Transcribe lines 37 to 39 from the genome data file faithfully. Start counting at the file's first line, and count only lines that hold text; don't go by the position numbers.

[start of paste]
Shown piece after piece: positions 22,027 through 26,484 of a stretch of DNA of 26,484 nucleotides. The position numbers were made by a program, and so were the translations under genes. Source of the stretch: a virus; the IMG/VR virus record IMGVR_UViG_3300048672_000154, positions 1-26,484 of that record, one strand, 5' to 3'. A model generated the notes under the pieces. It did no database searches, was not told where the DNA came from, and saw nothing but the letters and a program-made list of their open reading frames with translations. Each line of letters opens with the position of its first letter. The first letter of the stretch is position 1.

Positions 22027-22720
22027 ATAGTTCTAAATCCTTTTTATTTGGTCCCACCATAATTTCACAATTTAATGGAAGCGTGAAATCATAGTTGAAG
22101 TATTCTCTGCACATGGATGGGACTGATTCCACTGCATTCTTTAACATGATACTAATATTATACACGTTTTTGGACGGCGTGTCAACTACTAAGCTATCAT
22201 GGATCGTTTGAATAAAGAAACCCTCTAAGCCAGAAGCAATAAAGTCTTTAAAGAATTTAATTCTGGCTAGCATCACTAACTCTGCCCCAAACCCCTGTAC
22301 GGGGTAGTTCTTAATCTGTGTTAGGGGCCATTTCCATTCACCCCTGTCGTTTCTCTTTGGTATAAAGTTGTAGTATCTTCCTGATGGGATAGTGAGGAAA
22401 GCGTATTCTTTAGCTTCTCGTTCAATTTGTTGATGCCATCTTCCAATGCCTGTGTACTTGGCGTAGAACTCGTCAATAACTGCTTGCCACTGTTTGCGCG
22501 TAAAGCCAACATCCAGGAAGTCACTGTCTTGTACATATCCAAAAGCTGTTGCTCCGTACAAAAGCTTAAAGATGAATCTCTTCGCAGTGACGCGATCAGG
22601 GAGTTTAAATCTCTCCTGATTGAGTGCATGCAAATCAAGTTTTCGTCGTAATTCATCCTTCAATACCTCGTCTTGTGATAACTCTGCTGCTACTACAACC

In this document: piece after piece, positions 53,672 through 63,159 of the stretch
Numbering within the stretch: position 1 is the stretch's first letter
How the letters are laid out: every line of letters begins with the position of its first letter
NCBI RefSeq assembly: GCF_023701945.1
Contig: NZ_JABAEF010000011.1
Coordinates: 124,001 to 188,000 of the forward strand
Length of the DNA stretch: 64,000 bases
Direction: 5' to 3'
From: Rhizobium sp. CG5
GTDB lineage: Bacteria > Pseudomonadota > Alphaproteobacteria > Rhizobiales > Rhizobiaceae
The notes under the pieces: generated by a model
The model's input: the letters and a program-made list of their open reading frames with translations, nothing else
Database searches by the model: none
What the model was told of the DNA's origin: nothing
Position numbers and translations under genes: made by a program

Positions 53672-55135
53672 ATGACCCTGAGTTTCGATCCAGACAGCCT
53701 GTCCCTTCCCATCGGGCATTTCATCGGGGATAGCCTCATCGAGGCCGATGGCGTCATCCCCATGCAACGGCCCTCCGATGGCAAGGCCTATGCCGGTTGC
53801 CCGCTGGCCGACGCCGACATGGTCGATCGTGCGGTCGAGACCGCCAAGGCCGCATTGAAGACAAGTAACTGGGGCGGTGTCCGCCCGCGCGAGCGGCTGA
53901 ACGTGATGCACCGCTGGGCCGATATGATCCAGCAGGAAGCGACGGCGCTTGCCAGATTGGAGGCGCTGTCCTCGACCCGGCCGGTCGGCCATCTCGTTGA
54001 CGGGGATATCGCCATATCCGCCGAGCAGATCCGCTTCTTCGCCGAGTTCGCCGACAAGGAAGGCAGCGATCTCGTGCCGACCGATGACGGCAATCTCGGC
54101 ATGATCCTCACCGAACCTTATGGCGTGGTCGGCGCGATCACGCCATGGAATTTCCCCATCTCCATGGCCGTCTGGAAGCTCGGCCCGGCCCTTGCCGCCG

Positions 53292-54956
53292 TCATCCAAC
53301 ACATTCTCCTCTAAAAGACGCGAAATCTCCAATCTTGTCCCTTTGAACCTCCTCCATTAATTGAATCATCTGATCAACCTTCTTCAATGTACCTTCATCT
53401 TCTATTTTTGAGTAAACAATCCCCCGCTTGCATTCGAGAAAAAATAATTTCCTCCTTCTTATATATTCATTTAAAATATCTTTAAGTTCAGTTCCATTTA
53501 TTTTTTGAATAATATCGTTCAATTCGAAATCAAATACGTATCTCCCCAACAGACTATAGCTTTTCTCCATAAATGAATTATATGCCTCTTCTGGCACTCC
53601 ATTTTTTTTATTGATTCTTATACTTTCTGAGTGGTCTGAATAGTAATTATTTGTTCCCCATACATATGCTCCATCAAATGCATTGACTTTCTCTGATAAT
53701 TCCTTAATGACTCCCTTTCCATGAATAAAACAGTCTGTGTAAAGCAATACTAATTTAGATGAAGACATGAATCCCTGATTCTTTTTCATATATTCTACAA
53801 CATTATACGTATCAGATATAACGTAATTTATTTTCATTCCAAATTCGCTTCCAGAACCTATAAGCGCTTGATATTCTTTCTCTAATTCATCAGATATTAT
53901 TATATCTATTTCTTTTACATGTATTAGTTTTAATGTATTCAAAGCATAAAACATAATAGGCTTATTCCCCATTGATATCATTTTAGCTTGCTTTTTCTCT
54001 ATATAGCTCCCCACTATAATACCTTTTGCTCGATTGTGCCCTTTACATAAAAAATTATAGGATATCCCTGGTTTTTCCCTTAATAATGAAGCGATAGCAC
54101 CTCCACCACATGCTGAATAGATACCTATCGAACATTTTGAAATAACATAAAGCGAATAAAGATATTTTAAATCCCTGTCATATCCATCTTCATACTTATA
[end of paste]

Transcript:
53601 ATTTTTTTTATTGATTCTTATACTTTCTGAGTGGTCTGAATAGTAATTATTTGTTCCCCATACATATGCTCCATCAAATGCATTGACTTTCTCTGATAAT
53701 TCCTTAATGACTCCCTTTCCATGAATAAAACAGTCTGTGTAAAGCAATACTAATTTAGATGAAGACATGAATCCCTGATTCTTTTTCATATATTCTACAA
53801 CATTATACGTATCAGATATAACGTAATTTATTTTCATTCCAAATTCGCTTCCAGAACCTATAAGCGCTTGATATTCTTTCTCTAATTCATCAGATATTAT